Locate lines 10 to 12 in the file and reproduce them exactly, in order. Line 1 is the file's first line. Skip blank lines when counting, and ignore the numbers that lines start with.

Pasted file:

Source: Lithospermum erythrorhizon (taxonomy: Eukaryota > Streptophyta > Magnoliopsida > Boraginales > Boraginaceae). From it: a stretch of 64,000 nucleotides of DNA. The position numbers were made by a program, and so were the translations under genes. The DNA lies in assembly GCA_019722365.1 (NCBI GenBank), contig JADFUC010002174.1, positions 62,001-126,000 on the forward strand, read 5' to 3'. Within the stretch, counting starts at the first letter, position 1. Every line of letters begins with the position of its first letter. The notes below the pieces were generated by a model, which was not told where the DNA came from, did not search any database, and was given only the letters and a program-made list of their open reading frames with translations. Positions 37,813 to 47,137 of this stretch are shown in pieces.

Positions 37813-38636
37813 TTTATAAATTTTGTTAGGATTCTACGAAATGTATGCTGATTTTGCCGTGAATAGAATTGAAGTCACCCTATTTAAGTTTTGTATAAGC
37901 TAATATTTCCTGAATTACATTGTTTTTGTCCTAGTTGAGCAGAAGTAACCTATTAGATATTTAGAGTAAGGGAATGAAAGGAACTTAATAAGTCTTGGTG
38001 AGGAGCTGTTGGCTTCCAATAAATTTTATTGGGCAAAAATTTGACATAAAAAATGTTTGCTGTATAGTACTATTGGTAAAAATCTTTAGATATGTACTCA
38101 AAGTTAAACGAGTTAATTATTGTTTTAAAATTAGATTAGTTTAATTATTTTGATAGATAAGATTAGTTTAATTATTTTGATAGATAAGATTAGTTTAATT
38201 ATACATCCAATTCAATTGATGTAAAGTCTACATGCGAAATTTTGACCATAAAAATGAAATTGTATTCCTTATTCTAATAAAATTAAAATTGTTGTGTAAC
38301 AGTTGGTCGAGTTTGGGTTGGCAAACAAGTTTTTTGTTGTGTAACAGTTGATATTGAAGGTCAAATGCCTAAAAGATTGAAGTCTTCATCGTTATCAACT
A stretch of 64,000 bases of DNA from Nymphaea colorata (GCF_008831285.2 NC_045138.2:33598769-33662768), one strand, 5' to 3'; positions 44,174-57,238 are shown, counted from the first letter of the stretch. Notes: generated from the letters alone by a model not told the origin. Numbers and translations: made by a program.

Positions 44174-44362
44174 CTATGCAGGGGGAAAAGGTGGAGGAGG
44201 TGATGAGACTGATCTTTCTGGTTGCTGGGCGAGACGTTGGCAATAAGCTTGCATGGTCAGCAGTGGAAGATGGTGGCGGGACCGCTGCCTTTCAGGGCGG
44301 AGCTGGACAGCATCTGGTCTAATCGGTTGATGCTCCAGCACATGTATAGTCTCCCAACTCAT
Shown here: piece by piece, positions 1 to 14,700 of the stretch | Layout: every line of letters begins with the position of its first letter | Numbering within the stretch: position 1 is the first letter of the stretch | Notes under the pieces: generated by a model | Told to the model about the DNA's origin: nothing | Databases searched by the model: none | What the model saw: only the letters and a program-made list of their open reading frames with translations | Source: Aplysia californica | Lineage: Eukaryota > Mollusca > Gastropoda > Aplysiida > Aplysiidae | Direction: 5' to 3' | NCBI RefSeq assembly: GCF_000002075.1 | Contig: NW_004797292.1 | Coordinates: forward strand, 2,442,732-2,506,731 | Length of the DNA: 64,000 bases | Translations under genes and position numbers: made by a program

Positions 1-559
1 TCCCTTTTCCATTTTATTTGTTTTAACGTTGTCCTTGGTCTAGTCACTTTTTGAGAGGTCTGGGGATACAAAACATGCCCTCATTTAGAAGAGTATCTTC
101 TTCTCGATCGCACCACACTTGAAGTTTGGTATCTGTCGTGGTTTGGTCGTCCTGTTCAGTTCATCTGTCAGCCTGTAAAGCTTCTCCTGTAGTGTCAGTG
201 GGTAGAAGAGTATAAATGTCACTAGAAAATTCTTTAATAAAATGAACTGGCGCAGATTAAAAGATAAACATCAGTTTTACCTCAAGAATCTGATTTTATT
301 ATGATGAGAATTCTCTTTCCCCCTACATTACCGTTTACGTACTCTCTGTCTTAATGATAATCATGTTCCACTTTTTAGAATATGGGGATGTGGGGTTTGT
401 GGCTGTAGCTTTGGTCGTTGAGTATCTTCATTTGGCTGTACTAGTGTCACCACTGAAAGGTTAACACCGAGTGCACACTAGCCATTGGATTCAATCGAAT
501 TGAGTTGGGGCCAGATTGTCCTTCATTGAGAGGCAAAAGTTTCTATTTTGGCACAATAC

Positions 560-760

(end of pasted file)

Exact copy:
Positions 44174-44362
44174 CTATGCAGGGGGAAAAGGTGGAGGAGG
44201 TGATGAGACTGATCTTTCTGGTTGCTGGGCGAGACGTTGGCAATAAGCTTGCATGGTCAGCAGTGGAAGATGGTGGCGGGACCGCTGCCTTTCAGGGCGG